Wilderness Underfoot: Eastern screech owl

StoryImage( ‘/Images/Story//Auto-img-116241185524585.jpg’, ”, ‘Side by side – The great horned owl (left) and the eastern screech owl (right)’);
StoryImage( ‘/Images/Story//Auto-img-116241188531301.jpg’, ”, ‘The eastern screech owl – Otus asio is found in woodlands and urban habitats.’);
StoryImage( ‘/Images/Story//Auto-img-116241199723734.jpg’, ”, ‘On silent wings – Most birds in flight are quite noisy, stirring up turbulence and creating “whooshing” sounds as air passes over their feathers. But owls—whose favorite prey are speedy little mammals that happen to be armed with exceptional hearing—have adapted special feathers so they can strike without warning. Their flight feathers are built with comblike serrations or flutes on the leading edge and tattered downy fibers on the trailing edge. And they have downy feathers covering the rest of their bodies. These added fibers help break flowing air into much quieter microturbulences, allowing the birds to hunt with disarming stealth.’);

This is one of the most common owls in North America.

Although most people have never seen one of these owls, they’re fairly common throughout the eastern half of our country. Even in Illinois, where native woodlands have been dramatically cleared over the last century, screech owls are fairly common. They have adapted to habitat loss by taking up residence in any urban areas and parklands that have old trees. They’re rarely seen, but often heard.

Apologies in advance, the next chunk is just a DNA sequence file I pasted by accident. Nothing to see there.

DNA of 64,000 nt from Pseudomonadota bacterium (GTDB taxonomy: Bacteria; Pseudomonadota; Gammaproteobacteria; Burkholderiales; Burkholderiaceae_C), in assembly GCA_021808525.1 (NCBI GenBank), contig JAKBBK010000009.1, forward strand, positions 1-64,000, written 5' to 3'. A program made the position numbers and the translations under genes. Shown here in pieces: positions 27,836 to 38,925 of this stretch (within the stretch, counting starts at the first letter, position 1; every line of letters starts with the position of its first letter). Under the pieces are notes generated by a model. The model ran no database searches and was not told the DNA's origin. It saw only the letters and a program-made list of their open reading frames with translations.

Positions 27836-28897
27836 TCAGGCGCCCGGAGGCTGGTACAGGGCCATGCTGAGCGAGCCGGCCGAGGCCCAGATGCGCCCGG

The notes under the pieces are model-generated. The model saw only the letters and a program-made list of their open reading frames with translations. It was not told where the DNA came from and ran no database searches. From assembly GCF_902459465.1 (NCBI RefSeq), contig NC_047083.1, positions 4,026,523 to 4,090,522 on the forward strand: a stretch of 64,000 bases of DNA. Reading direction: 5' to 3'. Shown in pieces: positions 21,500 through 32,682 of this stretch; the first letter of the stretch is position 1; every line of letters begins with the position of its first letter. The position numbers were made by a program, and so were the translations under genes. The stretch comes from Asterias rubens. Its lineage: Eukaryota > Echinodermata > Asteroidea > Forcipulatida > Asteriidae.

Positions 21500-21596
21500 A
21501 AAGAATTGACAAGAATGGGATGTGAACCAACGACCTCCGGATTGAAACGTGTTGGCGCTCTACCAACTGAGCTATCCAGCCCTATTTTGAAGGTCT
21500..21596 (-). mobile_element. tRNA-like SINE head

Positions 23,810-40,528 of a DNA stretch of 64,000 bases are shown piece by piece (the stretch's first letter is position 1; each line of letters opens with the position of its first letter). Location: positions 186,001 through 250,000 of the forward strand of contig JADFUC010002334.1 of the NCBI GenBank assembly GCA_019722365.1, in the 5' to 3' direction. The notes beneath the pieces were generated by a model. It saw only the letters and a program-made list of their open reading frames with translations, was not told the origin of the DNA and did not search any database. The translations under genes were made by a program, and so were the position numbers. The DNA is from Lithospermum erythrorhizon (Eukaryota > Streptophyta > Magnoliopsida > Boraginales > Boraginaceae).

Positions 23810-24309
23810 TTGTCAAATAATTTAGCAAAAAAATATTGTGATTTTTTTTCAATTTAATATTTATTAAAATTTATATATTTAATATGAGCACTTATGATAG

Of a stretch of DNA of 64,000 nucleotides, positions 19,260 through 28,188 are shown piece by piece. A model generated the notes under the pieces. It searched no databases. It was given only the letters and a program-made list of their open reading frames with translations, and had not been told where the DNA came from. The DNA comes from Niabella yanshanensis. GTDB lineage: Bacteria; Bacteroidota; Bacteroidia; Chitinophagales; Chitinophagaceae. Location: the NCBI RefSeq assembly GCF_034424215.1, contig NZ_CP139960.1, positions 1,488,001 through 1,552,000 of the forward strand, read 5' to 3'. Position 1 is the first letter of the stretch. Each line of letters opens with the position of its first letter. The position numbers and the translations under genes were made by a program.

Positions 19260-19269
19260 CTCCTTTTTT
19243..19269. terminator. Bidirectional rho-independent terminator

The screech owl’s whinnying or trilling song is most often heard as the sun is setting, or just before dawn, when this nocturnal bird is most active.

These nighttime hunters eat insects, crayfish, fish, amphibians, reptiles and small birds and mammals, depending on the season and the availability of their prey. They don’t migrate, remaining in the same range throughout the year.

In the spring, monogamous pairs will build nests in hollow trees or nest boxes. The female lays four to six eggs. After the young have grown, they’re driven away to find territories of their own.

These owls come in two main color phases—gray and rust—with lots of variation in between. Their coloration and patterns allow them to blend in with their surroundings. Screech owls are relatively small. At 9 inches in length, they’re less than half the length of great horned owls—other common Illinois natives.

From the Nov. 1-7, 2006, issue

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